A number of insect pests can threaten the aesthetics and functionality of conifers in the landscape. Successful management of these pests depends on early detection before they reach injurious levels. This can best be accomplished through frequent inspections, proper pest identification and an understanding of insects’ biology and behavior.

Inspection techniques

Depending on the size of the tree, count on it taking at least 15 minutes per tree to do an inspection. Comparing the tree in question to nearby trees of the same species is helpful in spotting problems. Fortunately, it doesn’t require complex or expensive tools, mostly just your eyes in combination with experience and training.

There are several ways of approaching a systematic inspection of conifers. Perhaps the one most logical involves first looking at buds and stems. On most conifers, buds are at the periphery, making them the first plant part the inspector comes into contact with. As such, they are also the easiest to inspect for insect damage, disease or other abnormalities. From the buds, the next step is to direct your attention along the stems. Insects can be found just about anywhere on a conifer, but the past three years of growth are where active infestations are likely to occur.

An example of pitch mass produced by Zimmerman pine moth feeding. Photo: John Fech

An example of pitch mass produced by Zimmerman pine moth feeding. Photo: John Fech

Next, take a step back and examine the needles. It’s best to start at the top of the tree or shrub then work your way down (or vice versa), rather than letting your eyes meander around. Finally, check out the trunk. Trunk inspection is the most difficult in terms of spotting problematic areas, because several benign or non-insect-related maladies are likely to be similar in appearance and cause confusion. External sap flow from wind damage and birds hunting for insect prey are good examples.

Frequent inspections are a hallmark of IPM and are critical to the effective control of insect pests of pines and other conifers. Regardless of whether you end up scheduling a pest control application, frequent and regular inspections should be part of your overall service plan.

Buds and stems

Pine tip moth — If you’ve done a good job inspecting the buds and stems, you may have seen evidence of pine tip moth feeding. All species of two and three-needle pines are potential hosts, with most severely injured including Austrian, pondersosa, Scotch and mugho pines. Initially, pine tip moth caterpillars bore into needles, but later bore into the buds and shoots as they grow. Symptoms include brown bud tissue, a small hole in the adjacent stem and soft, sticky exudates from feeding activity. Infested tips readily crumble when handled. Because conifers primarily grow from terminal buds, this pest is particularly injurious.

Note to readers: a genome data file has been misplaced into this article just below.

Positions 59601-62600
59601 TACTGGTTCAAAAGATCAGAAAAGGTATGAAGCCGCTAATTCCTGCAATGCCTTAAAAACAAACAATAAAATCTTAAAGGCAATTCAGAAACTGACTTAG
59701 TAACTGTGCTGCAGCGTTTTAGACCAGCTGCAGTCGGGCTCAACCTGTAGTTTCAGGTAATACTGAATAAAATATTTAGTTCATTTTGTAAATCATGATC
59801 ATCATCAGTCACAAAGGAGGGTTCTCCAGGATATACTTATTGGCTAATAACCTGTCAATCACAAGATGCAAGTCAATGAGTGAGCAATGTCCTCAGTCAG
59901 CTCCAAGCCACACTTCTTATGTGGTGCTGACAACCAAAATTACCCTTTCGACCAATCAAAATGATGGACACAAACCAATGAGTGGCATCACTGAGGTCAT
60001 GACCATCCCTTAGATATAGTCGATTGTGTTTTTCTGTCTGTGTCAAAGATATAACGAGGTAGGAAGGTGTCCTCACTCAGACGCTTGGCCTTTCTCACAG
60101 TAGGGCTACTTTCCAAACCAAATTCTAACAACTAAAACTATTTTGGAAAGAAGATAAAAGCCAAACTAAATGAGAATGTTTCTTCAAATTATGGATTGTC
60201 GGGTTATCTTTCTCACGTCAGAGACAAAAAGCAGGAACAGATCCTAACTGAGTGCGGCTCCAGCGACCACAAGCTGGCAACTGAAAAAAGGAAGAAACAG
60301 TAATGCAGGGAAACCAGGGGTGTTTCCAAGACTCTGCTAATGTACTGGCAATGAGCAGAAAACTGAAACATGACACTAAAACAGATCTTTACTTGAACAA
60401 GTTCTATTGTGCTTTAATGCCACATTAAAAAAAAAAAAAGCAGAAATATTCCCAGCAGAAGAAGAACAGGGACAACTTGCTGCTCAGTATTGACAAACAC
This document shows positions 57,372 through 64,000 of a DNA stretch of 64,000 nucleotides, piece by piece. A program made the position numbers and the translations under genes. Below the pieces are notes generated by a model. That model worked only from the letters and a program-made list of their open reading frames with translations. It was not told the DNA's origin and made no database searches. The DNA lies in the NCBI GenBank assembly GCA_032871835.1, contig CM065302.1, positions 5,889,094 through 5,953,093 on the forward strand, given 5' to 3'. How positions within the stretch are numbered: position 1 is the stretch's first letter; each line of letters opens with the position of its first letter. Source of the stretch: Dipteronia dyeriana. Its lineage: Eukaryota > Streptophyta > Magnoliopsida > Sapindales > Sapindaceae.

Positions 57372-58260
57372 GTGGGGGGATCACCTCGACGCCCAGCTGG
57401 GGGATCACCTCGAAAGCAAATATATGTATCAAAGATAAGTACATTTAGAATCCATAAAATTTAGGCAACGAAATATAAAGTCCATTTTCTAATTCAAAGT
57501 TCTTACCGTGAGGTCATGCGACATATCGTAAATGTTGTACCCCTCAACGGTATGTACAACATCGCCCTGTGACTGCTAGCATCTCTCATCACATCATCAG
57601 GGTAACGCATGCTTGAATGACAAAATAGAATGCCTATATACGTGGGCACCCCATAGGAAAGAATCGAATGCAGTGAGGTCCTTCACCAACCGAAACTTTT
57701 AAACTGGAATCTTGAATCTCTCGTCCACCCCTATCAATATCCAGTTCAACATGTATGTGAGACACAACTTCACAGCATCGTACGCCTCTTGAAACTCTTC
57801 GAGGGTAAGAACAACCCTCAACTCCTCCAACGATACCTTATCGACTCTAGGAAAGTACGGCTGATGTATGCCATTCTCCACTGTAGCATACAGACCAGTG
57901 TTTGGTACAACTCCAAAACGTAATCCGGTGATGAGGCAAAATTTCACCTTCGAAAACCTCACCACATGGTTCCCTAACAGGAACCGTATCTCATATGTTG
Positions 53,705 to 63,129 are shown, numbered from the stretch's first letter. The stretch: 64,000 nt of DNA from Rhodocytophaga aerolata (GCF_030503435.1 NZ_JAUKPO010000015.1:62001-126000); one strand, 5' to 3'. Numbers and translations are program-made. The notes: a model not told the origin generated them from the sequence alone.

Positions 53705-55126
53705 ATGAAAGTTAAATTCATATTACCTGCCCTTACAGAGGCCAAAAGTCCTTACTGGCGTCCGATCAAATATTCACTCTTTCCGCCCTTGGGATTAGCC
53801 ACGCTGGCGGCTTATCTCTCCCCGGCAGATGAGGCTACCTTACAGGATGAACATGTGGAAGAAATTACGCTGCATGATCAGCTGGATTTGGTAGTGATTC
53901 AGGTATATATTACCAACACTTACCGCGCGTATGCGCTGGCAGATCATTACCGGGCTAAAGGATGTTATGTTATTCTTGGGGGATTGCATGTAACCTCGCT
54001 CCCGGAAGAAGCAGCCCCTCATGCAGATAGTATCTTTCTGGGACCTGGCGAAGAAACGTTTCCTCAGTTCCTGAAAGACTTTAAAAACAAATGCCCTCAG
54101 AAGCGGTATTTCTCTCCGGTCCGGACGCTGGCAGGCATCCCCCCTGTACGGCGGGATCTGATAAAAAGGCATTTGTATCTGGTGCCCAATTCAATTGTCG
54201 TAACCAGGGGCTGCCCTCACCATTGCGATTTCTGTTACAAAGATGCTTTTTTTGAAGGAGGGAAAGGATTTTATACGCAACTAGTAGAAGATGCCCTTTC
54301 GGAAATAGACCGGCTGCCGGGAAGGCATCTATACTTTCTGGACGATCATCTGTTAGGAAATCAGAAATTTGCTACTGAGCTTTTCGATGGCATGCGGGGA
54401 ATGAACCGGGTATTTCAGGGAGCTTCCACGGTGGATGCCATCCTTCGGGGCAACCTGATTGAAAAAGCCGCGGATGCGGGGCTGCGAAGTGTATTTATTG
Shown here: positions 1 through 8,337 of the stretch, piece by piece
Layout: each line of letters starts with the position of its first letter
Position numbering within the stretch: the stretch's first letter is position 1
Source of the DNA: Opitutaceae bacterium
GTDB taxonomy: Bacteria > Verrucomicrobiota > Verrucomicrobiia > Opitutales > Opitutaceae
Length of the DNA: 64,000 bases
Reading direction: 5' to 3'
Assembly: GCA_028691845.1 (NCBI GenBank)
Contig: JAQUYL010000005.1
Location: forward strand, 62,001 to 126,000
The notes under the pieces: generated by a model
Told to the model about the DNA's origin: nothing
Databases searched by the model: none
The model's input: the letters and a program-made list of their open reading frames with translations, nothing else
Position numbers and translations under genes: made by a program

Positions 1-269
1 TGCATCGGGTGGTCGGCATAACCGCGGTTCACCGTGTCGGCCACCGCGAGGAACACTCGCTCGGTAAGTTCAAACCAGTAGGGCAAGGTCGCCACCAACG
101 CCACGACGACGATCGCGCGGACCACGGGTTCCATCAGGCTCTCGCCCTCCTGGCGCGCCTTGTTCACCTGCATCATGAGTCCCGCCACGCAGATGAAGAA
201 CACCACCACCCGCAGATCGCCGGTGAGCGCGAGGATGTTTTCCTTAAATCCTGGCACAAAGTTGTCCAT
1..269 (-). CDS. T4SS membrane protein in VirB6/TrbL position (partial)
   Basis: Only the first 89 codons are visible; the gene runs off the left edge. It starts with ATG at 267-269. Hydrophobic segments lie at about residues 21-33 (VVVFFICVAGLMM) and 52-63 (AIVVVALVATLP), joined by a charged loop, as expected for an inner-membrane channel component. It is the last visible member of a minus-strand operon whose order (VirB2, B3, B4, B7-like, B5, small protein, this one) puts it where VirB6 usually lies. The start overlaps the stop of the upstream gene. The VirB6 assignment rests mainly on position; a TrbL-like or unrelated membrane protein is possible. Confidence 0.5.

Control of pine tip moth is dependent on proper timing of insecticidal spray applications. In most locations, two to three generations occur each season, with the appropriate application tim frame being mid spring and midsummer. South of the transition zone, a third generation often occurs, and late-summer applications may be required. Acephate, bifenthrin, carbaryl, deltamethrin, permethrin and tebofenozide are among the products labeled for pine tip moth control.

Closeup of pine needle scale. Photo: James Kalisch

Closeup of pine needle scale. Photo: James Kalisch


Bagworms — Easy to spot because they use the needles of spruce and juniper to construct their outer woven “bag,” some homeowners have mistaken them for fruit or pine cones. Unfortunately, this case also prevents insecticide applications from effectively contacting the insect.

Bagworm on a stem. Photo: James Kalisch

Bagworm on a stem. Photo: James Kalisch

Bagworms overwinter as eggs within bags fastened to twigs. Eggs hatch late May through mid-June. After hatching, some caterpillars release a streamer of silk and are blown by the wind, establishing new infestations on nearby trees. Others begin to spin their tiny (l/8-inch) protective cases. Bags can grow up to 2 inches in length by the end of the summer.

Bagworm infestations on small trees and shrubs can be controlled by removing bags during the winter and spring before eggs begin to hatch in late spring. Destroy bags by burning, immersing in kerosene or by crushing. If bags containing larvae are discarded on the ground, the larvae can return to host plants.

Chemical controls are most effective if applied while bagworms are still small, usually from mid to late June. A midsummer cleanup application may also be required. Reduced-risk options for controlling bagworms include insecticides containing Bacillus thuringiensis (Bt), spinosad or neem oil (azadirachtin). Insecticidal soaps are also quite effective against young bagworm larvae, but may require repeated applications. These products generally have minimal impact on beneficial insects. Additional insecticide options for bagworm control on ornamental plants include acephate, bifenthrin, chlorantraniliprole, carbaryl, cyfluthrin, dimethoate, esfenvalerate, fluvalinate, lambda-cyhalothrin, permethrin and tebufenozide.